Okay, so imagine, dear Reader, you are a student. Or, if that’s too much of a stretch, you can, like, imagine you are a normal human being in a parallel situation that involves going to somewhere new.

It’s the beginning of semester. You are new at this institution, and quite probably new to university. You’ve missed the first day of class, because, like, it was on a Thursday before a long weekend, and, like, you really thought it would be a better use of your time to stay a bit longer on vacation in Costa Rica than come back for the first day of class at your new institution where you are taking classes that you need to get into the program of your dreams, which has something to do, no doubt, with interior design, or maybe ferret dentistry, or psychology. Either way.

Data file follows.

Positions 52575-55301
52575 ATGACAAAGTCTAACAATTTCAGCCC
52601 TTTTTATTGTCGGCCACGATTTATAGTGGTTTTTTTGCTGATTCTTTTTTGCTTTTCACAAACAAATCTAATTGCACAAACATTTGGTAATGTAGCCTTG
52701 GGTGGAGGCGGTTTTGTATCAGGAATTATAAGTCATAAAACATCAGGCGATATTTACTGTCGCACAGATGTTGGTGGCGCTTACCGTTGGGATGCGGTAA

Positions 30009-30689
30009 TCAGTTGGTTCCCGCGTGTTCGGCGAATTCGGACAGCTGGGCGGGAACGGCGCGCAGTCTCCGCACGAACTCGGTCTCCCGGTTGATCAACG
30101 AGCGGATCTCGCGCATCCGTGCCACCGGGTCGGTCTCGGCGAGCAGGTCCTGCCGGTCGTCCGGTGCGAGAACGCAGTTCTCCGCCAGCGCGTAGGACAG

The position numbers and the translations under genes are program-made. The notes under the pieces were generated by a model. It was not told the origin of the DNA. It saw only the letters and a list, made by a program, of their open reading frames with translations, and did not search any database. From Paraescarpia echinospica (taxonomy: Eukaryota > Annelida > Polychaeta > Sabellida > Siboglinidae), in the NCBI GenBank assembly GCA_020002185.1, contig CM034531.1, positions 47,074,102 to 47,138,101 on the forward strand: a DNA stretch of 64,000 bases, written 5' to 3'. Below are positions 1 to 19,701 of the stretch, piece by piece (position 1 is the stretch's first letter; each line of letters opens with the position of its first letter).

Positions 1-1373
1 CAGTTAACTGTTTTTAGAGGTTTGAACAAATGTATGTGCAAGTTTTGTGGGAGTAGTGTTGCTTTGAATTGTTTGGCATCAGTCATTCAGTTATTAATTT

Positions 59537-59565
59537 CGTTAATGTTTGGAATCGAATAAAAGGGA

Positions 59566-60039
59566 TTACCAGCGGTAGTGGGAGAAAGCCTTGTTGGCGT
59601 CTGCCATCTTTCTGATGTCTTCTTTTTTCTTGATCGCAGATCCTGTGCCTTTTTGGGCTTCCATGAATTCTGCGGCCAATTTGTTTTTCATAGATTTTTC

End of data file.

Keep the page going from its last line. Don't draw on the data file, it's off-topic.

So, okay, SECOND day of class, but you are totes prepared. You have looked up your schedule and the room number for the class. So you go to the building the class is in, and you go to your classroom. Now, this is supposed to be an English class. That’s what you signed up for. Because, like, that’s the one you totally need to get a C in, according to the lady in the advisings office. So, English class it is. You head into the room.

But wait! This isn’t an English class! It’s a class that’s already going and the teacher at the front of the room is fully teaching Accounting. In your classroom where your class is supposed to be! No way, dude!

So, obvs, you LEAVE. But what’s your next step? DO YOU:

A) Check your schedule and look carefully at the clock, and the room number and maybe even the name of the building just in case, and I know this seems totes unlikely, but it might just have been that you accidentally went to the wrong room, or (okay, this is, like WEIRD, but) the right room at the wrong time?